Shortly thereafter, he got the call that would make him remember everything he had decided to forget.
“Something’s very wrong. You need to go see her.”
It was his oldest daughter’s mother — his ex-wife. They rarely spoke. And she sounded extremely worried.
Their daughter had always been a bit of a vagabond. Staying employed at different jobs and constantly on the move — to St. Louis to Denver to Kansas City, etc.
The father would invite the daughter to dinner when she was in town. Both enjoyed Asian cuisine. And afterward, they’d have their long goodbyes. Dinner didn’t happen too often, but they texted each other quite frequently.
“Where is she?” he asked.
“She’s living in an abandoned house near Billings.”
“Abandoned? In Billings?”
Surprised to hear she was back in the area, he texted her to ask how she was doing. She said she was fine. Unworried, he called her. They talked for a few minutes and made dinner plans.
She sounded normal.
Why was his ex-wife acting like there was some sort of grave emergency?
“Go see her,” his ex pleaded. “She’ll listen to you.”
By now, it was well-past dark.
Unconvinced, he got in his car and drove.
At some point during the forty-minute drive, alone with his thoughts, his mind opened up to the possibility that something might be wrong.
But surely it couldn’t be that bad.
Remembering John 7:24 and Proverbs 31:8-9
His daughter was beautiful.
The young woman he found lying motionless on a urine-soaked bed that lay beside a yellowed, feces-filled plastic commode was not. But it was her — stained and emaciated, clawed hands twisted at the wrists, cavernous cheeks deeply pitted with acne, eyes staring blankly from the bottom of an expressionless canyon of stone — a victim of some forgotten and ongoing holocaust.
Her neck unable to turn, the two blank eyes swiveled around and met with his. For a moment, and out of a habit that began the day she was born, he smiled at her.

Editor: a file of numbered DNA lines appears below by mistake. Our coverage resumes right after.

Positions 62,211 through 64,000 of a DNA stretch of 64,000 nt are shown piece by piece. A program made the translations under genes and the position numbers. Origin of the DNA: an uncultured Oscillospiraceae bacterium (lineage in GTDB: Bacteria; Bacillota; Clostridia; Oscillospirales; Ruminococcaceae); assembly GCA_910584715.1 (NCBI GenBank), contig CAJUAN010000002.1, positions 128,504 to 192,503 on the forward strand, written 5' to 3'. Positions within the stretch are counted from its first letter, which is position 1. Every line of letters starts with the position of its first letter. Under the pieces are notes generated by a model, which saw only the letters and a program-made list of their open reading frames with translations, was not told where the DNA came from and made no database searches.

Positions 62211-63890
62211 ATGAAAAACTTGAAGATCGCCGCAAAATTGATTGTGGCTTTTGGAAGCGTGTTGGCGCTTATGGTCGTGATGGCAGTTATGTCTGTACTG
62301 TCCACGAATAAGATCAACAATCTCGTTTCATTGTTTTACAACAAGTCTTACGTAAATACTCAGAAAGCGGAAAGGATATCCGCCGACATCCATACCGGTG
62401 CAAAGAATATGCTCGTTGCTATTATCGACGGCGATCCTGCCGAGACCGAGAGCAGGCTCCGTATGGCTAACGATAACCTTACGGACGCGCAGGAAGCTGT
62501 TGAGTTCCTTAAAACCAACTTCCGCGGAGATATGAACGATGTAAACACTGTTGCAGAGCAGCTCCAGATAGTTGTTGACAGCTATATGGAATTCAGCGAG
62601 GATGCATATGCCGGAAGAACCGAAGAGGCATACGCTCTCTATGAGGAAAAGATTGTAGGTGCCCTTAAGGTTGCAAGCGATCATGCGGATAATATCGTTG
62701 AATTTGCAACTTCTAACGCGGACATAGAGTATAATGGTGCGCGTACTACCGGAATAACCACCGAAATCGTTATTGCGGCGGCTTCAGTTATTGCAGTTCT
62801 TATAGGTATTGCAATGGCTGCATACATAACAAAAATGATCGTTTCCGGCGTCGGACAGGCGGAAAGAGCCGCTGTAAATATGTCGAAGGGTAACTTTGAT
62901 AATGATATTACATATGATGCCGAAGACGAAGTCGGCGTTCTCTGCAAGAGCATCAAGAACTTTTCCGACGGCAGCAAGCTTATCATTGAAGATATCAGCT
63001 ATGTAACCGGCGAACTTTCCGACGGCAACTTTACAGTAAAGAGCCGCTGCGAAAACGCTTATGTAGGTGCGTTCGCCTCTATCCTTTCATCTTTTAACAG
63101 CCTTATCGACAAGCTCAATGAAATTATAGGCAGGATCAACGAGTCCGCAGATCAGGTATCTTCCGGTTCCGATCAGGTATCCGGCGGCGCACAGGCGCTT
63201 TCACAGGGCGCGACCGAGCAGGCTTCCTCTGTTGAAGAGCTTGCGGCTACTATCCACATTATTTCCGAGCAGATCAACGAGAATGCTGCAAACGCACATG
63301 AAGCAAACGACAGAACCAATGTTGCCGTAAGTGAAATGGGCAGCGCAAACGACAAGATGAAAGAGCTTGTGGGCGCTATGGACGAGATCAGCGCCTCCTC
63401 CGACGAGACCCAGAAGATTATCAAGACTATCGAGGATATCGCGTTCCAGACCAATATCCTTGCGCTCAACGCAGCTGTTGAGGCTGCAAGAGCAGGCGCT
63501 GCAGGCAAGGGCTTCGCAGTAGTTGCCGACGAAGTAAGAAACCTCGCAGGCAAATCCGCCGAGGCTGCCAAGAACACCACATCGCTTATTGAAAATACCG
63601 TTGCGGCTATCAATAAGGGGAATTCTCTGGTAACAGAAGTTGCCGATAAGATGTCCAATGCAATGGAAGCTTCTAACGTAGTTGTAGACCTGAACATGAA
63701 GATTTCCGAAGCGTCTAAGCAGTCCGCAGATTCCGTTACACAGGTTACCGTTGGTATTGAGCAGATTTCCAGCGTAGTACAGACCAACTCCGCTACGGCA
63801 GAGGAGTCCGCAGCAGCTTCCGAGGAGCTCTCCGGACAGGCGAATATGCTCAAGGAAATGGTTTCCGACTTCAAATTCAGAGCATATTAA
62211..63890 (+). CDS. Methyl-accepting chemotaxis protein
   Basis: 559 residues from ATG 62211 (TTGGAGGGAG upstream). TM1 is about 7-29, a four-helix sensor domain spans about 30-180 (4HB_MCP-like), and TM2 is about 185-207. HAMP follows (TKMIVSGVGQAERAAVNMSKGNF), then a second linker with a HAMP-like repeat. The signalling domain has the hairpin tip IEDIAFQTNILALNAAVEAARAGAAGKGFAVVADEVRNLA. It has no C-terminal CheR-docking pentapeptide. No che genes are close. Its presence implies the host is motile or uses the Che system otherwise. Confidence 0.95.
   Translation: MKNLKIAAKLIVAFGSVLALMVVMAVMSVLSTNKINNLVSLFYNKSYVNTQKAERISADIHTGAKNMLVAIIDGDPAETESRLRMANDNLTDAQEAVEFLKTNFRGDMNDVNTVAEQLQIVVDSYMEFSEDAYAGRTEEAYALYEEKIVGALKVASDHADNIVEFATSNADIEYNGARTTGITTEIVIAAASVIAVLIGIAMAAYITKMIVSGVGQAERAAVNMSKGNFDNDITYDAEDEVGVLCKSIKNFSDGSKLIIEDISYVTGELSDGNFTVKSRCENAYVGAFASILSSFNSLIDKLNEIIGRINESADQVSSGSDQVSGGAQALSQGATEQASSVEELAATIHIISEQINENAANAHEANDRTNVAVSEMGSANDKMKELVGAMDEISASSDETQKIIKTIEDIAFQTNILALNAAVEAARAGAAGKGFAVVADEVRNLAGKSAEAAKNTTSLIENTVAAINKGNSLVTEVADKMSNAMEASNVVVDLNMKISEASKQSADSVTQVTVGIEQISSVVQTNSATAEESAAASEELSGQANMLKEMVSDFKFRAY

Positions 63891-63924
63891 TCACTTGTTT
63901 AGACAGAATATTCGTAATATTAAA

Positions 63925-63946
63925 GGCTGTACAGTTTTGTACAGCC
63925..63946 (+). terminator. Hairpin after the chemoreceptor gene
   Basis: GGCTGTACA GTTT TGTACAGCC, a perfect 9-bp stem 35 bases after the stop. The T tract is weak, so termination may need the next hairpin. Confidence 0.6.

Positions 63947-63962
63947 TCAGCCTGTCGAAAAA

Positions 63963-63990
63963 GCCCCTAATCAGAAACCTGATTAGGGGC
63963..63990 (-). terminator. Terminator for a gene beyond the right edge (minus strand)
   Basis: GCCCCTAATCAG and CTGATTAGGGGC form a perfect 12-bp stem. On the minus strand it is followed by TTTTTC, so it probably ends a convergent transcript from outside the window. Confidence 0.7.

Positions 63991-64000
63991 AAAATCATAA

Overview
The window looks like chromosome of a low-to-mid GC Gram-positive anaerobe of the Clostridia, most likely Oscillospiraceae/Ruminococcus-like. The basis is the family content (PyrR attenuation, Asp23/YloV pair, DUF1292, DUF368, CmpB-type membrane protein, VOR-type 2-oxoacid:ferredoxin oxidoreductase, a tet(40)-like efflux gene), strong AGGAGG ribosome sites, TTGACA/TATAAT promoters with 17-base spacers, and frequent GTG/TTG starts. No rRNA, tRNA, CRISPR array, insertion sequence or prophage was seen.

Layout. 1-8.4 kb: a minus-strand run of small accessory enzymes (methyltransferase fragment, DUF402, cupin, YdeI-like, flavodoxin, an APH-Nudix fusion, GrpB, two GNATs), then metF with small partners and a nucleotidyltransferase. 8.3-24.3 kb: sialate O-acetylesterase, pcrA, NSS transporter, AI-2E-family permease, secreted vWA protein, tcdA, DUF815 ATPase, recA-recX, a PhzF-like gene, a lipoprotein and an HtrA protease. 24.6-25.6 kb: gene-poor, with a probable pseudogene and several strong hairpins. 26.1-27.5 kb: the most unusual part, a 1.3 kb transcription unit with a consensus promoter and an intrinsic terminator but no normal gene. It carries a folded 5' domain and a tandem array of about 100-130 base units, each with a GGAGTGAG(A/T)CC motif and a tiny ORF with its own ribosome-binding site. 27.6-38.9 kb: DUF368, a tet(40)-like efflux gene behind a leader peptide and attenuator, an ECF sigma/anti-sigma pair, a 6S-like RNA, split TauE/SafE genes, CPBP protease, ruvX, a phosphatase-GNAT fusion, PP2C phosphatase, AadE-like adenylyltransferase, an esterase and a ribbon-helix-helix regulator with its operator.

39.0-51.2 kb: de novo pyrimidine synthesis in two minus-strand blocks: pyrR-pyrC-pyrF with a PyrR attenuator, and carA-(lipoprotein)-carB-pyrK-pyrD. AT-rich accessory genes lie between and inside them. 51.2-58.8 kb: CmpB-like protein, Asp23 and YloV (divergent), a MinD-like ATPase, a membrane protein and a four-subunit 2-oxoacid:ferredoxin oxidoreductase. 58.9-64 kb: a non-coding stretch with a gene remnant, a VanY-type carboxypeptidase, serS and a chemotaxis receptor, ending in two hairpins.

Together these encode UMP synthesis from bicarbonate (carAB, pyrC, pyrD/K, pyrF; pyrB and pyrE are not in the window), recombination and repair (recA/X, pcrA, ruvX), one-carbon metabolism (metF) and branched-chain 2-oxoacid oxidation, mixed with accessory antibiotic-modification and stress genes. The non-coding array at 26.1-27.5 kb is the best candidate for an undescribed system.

Nothing smiled back.
He would later learn that no doctor could tell him when the daughter he’d known had died, only that she lived and did.
And after the police were called, after the hospital visits, the confinement in a behavioral unit, her six months back home with his new family, the failed double-edged sword of “staying medicated”, the cajoling and the arguing, her leaving and disappearing, and the subsequent two years of separation and homelessness, he realized, at some point, that everything that had once been was no more, and that all the bright promise of the young and of adulthood was not hers to be.
Later, the private investigator he hired to find her reported that she was living hours away in an unlocked basement. She was also sometimes sleeping beneath an overpass. She was begging for money at busy intersections. And she was walking the same circuit — over and over — mile after mile — day after day.
His thoughts returned to the harsh judgement he’d shown the old woman who had yelled at him.
Then he remembered.
And he wept.
When shadows are better than darkness
Studies indicate that at least one-third of the homeless suffer from severe mental illness. Many are trapped by the same disease that afflicts his daughter:
Schizophrenia — a disorder “that affects a person’s ability to think, feel, and behave clearly”.
Schizophrenics often experience delusions. For example, they may believe the expanding sun will soon destroy all life on Earth, and — because they care — they will try to warn those they care about. Or they experience hallucinations like hearing voices or seeing people who aren’t really there, and, as a result, often appear to be talking to themselves.